Qingdao – where did all the motorbikes go?

From a city where your motorbike was like a part of your clothing to a city that had banned motorbikes, I was in Qingdao, China. After 40 hours on a train I was looking through the train window and I was suddenly worried about the lack of people to see on the streets. My limited photography skills had been excited by all the moving organic shapes that were scattered throughout the streets of Hanoi on their two wheels. Now I feared that unless I could work out a way to look through tinted windscreens, there was going to be little else to see other than the shape and colour of four wheeled boxes. But I realised it was more than the potential for images that I was missing. I missed being on a motorbike and all the feelings and memories I associated with it…


I had also heard rumours that Qingdao had forbidden riding bicycles along some of it’s streets so I was a little bit wary of the mentality behind the traffic planning here. However, the next morning I walked down the road and after a few minutes on the street I noticed all sorts of vehicles being driven along the paths and roads. The predominant vehicles were enclosed and had at least four wheels but there were remnants of Asia’s love of carrying all sorts of cargo on two wheels. It was cool to see a dirty old bike (illegally) sharing the road with overpriced Bentleys.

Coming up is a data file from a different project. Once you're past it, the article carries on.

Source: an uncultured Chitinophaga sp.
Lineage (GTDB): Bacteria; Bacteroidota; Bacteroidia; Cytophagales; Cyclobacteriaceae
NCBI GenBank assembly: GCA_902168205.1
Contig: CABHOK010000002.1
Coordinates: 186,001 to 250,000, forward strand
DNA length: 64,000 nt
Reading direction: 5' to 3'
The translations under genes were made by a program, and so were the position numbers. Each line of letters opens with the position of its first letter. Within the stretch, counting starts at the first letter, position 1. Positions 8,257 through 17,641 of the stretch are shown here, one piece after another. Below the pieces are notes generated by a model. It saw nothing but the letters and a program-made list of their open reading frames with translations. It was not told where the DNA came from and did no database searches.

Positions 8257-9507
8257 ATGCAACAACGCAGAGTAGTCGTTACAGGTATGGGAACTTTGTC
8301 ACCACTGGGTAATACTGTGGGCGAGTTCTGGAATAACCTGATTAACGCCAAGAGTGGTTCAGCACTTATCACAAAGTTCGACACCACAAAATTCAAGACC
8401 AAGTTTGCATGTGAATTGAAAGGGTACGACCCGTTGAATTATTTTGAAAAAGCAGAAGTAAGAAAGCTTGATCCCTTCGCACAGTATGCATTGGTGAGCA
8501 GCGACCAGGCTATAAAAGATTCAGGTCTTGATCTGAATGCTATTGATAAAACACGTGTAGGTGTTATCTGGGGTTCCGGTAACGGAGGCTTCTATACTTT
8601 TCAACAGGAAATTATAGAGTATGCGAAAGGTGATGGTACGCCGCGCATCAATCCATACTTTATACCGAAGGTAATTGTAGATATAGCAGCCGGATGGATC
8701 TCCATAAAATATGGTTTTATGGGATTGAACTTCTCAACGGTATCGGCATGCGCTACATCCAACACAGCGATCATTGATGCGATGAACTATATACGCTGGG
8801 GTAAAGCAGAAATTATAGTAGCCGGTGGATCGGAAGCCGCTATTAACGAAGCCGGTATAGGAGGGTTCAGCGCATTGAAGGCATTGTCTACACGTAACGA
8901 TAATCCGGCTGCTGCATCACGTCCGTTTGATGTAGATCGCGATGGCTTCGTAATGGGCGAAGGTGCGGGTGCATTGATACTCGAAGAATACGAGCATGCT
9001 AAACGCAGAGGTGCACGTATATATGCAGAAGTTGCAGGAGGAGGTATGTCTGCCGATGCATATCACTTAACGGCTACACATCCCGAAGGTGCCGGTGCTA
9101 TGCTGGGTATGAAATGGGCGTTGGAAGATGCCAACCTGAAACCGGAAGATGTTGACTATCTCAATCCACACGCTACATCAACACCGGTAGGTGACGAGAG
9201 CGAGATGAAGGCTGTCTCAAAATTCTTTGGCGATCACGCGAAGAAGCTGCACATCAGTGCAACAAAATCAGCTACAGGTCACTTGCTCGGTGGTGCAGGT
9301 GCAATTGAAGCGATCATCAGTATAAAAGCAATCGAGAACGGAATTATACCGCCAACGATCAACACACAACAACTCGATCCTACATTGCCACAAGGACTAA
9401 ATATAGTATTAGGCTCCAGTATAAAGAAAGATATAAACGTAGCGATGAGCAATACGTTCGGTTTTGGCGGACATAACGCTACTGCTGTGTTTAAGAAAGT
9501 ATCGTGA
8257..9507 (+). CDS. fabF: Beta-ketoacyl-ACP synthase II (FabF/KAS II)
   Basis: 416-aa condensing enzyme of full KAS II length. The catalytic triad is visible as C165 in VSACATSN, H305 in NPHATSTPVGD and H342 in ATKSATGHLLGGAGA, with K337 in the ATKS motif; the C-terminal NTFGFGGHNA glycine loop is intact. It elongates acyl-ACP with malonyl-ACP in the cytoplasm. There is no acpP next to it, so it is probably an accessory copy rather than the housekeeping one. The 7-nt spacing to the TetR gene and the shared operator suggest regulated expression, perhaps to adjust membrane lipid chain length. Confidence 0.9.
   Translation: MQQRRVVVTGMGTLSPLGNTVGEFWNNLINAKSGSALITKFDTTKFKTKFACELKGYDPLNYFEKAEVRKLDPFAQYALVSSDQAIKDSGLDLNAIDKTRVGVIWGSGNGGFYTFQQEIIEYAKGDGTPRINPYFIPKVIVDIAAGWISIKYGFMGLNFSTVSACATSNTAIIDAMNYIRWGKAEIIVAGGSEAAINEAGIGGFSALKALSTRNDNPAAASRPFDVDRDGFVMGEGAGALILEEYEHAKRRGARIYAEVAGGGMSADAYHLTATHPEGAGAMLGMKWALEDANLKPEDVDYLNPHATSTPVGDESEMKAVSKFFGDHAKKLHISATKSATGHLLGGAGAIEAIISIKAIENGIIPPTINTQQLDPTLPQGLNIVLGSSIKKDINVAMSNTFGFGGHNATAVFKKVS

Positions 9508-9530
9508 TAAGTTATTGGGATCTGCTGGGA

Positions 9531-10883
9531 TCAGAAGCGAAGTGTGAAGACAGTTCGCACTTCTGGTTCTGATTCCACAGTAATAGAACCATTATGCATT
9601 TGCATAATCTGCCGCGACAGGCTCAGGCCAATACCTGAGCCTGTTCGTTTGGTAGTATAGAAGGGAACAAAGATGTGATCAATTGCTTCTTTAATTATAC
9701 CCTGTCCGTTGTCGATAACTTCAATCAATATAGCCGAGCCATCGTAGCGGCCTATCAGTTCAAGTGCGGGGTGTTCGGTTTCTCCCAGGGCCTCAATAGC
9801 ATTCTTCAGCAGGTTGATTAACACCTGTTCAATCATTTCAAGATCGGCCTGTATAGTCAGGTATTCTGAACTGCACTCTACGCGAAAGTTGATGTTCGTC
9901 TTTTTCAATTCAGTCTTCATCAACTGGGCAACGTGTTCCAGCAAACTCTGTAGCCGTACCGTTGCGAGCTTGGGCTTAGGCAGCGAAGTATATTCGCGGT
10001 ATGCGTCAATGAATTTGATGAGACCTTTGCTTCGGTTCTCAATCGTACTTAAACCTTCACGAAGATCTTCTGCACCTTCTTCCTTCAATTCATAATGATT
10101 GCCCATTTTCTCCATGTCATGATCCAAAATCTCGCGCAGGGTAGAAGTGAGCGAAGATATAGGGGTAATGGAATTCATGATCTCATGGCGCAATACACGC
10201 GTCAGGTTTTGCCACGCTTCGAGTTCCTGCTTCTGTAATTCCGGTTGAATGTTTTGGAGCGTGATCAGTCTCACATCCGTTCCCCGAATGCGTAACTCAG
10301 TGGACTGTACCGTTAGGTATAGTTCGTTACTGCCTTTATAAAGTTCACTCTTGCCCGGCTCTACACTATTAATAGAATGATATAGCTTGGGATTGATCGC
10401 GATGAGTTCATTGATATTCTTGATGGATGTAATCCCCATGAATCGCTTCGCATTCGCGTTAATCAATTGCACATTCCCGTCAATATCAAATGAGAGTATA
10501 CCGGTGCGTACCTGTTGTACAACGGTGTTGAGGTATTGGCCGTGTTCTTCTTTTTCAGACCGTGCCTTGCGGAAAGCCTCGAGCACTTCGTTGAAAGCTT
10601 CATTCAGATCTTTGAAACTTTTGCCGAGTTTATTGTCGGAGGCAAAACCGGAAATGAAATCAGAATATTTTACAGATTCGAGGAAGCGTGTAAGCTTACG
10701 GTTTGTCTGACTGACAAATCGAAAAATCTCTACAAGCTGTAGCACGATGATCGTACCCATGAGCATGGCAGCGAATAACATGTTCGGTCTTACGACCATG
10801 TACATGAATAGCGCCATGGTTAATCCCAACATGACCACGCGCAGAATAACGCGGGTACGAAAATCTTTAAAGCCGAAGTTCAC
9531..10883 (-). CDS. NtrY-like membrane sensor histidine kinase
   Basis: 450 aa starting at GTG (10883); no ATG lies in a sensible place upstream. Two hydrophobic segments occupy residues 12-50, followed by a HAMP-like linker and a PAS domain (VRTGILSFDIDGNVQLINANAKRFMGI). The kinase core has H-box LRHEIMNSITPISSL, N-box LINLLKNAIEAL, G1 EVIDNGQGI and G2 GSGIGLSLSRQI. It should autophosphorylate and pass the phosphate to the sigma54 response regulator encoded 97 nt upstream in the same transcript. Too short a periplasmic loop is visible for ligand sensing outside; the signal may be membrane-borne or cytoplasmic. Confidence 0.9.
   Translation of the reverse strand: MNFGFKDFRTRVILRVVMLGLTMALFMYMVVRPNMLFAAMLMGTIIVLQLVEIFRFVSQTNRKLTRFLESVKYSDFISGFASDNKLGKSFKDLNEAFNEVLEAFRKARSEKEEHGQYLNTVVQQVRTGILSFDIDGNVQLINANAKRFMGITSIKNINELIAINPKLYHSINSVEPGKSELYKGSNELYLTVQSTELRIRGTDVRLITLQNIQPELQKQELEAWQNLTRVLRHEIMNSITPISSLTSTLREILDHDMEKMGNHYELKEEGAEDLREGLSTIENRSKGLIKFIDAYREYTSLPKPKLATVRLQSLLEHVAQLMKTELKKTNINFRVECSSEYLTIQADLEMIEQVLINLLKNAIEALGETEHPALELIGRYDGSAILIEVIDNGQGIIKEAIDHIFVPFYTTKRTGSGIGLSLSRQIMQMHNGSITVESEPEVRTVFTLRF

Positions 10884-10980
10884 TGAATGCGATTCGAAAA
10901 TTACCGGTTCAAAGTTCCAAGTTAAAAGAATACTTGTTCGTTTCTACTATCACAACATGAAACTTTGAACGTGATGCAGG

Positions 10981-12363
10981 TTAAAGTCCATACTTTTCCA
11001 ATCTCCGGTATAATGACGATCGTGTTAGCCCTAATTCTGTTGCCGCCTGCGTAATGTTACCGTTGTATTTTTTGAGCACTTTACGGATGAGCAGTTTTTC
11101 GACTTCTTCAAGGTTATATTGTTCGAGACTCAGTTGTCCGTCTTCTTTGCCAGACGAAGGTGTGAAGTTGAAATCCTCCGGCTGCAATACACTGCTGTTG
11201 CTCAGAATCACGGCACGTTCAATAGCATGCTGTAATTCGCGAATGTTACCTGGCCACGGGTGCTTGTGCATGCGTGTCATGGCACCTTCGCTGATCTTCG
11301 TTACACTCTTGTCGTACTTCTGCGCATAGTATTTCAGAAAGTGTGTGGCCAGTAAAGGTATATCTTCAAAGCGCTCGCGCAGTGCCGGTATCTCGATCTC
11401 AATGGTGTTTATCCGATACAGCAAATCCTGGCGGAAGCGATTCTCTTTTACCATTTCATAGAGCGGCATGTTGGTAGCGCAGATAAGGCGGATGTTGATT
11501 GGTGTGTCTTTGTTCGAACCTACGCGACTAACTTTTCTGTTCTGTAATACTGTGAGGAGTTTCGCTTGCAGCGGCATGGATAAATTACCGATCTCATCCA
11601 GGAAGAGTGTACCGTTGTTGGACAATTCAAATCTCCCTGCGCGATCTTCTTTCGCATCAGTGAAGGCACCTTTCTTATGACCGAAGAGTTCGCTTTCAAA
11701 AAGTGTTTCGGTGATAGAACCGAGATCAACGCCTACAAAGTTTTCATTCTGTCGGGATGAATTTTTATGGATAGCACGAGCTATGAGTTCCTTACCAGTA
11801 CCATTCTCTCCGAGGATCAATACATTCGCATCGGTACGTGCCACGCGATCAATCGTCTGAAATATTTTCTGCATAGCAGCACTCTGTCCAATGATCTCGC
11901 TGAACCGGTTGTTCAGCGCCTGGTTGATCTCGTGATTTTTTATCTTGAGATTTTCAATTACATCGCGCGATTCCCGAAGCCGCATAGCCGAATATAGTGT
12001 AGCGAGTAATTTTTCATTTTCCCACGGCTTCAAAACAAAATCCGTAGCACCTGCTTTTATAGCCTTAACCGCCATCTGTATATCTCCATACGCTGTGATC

There were still lots of people to see on the streets. They were in the form of people walking along footpaths that one could only dream of in Hanoi or waiting for buses at modern looking shelters. The footpaths were separated from the road with hedges and trees and were a few metres wide. I actually think the landscaping was overdone and you would always see workers out, putting in new plants or ripping up pavements to repave them. At traffic lights they have put up umbrellas for pedestrians to wait under. This was a cute touch but I think the wind will get the better of them.


The bus shelters were large and large communities would gather around them. In fact bus shelters provided a hub of activity. In order to get my fix of people watching I just had to hang out near a bus shelter. There were people running for buses that weren’t in sight yet. People checking bus route signs that I couldn’t understand, looking at their mobile phones, chatting, or just looking around. As I zoomed in on bus shelters, I felt kind of snoopy but I also felt happy, especially after spotting a daughter telling an animated story to her mum. There is life in the streets of Qingdao!


I was wary to film in China, so I had my little handheld camera working overtime as I pretended to be a snap happy tourist, so the quality of the shots might not be amazing.

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